THE PREOPERATIVE diagnosis of a carotid body tumor may tax the acumen and ingenuity of the most experienced and careful surgeon. Symptoms and signs are rarely specific, and often misleading. An extensive review of the literature indicates a correct preoperative diagnosis in only 10% of the reported cases.
Recent reports1,2 stress the potential malignancy of carotid body tumors. Fanning, Woods and Christian2 list 25 malignant cases with proved metastases to the regional lymph nodes or to distant sites. This awareness of malignant changes along with advances in anesthesia and surgical technique, has directed fresh attention to the surgical management of these tumors. The indications for surgical removal of a carotid body tumor, and the selection of a specific surgical technique call for a thorough angiographic investigation.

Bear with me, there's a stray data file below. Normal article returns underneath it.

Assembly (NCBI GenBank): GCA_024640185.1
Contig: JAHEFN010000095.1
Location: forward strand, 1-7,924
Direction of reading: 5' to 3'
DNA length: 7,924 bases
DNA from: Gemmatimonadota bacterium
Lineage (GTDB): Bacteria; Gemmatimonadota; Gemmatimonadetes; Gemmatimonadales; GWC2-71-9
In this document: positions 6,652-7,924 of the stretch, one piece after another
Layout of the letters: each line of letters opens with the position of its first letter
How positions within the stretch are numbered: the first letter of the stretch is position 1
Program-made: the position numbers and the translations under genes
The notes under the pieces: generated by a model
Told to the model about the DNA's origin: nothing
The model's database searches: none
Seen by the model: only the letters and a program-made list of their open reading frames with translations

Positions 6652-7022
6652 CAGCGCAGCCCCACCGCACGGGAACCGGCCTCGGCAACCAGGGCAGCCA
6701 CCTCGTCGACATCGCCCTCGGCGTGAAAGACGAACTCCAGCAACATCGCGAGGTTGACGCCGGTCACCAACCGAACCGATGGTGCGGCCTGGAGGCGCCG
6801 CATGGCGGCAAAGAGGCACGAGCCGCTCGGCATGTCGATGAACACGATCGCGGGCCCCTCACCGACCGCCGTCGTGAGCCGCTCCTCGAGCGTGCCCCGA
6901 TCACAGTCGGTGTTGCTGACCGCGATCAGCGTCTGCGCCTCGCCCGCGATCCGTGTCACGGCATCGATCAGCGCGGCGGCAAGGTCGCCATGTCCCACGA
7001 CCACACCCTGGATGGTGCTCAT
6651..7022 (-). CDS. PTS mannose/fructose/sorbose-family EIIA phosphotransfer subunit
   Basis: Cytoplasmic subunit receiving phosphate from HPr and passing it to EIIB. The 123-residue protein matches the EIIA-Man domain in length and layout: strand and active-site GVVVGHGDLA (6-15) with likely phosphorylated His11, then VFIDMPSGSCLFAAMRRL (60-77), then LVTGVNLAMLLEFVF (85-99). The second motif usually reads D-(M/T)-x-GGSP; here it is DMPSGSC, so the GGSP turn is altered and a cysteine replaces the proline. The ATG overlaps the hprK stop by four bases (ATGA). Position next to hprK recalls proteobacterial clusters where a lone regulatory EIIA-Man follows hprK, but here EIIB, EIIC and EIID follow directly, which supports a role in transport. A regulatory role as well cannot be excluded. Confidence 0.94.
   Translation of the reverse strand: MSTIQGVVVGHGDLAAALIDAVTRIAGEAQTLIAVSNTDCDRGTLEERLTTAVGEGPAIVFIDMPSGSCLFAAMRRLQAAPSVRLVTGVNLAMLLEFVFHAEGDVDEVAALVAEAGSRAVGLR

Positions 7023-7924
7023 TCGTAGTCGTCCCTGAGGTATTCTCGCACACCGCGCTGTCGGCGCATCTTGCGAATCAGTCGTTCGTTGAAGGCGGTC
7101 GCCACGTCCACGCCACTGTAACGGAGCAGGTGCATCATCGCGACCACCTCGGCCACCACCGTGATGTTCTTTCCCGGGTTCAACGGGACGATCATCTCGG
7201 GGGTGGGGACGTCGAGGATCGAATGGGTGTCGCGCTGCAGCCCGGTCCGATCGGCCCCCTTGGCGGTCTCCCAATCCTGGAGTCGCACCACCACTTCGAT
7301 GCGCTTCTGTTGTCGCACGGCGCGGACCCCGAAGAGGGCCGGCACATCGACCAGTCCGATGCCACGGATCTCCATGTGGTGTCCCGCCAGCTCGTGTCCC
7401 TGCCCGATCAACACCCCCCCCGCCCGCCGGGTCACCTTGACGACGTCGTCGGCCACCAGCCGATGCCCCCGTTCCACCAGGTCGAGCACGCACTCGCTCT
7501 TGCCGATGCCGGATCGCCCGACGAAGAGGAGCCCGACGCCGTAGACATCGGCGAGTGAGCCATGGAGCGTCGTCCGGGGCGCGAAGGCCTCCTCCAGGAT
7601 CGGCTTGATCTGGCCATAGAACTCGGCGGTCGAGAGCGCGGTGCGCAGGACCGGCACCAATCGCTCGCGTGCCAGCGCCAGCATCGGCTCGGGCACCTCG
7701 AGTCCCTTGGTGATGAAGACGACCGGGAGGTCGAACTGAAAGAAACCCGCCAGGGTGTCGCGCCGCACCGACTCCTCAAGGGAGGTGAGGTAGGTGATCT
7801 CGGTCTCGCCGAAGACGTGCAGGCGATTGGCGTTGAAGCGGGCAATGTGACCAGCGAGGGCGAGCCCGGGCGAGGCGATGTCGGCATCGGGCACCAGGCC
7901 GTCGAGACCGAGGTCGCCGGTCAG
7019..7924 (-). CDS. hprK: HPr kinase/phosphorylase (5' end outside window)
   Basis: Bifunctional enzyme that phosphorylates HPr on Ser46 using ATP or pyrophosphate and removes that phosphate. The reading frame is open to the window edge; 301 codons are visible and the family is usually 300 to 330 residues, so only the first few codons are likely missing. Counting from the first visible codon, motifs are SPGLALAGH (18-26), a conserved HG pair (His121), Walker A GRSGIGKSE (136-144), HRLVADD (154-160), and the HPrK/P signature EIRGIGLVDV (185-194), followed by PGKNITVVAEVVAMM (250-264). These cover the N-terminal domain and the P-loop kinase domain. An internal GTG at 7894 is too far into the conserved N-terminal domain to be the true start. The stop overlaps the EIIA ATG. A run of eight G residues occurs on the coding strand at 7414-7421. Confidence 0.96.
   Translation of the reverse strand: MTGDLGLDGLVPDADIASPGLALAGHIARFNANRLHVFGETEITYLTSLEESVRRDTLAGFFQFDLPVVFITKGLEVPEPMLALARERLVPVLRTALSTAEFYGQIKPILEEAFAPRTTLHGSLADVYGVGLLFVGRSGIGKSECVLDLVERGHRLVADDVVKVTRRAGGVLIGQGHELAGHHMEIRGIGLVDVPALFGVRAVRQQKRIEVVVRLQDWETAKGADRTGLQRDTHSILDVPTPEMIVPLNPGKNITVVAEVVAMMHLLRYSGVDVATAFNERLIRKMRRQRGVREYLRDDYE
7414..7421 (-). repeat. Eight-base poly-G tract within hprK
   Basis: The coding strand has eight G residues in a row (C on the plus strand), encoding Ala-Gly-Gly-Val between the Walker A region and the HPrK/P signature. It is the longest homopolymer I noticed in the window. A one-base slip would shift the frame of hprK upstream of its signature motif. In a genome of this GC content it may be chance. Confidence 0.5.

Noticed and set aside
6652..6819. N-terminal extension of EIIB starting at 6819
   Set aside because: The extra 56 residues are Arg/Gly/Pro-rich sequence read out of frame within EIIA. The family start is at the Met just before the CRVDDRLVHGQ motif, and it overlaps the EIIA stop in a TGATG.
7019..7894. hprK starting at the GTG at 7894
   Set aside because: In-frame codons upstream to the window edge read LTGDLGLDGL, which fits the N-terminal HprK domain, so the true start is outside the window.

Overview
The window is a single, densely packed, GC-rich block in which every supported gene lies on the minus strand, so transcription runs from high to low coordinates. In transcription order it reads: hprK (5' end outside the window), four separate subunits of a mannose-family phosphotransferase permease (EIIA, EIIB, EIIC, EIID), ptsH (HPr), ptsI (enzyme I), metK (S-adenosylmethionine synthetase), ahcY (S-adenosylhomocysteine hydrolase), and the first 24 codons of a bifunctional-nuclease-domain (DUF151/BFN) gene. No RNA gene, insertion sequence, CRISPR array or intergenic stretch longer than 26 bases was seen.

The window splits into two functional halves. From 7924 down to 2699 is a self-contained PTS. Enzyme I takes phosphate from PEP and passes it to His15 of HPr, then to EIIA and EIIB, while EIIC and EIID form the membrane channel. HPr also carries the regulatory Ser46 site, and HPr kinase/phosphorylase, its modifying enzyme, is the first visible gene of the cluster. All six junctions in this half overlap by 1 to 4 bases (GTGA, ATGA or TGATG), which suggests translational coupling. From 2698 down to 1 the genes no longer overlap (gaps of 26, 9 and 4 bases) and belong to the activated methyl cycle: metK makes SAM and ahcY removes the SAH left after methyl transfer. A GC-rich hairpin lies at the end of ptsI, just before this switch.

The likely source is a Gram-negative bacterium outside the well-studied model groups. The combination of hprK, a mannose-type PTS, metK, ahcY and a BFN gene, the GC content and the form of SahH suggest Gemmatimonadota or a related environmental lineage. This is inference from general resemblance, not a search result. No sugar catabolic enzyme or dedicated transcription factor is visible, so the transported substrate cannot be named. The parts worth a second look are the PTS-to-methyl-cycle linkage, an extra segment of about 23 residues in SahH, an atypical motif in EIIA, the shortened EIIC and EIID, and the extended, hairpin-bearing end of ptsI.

The value of carotid angiography was first mentioned by Engström and Hamberger3 in 1957, for the diagnosis of a bilateral carotid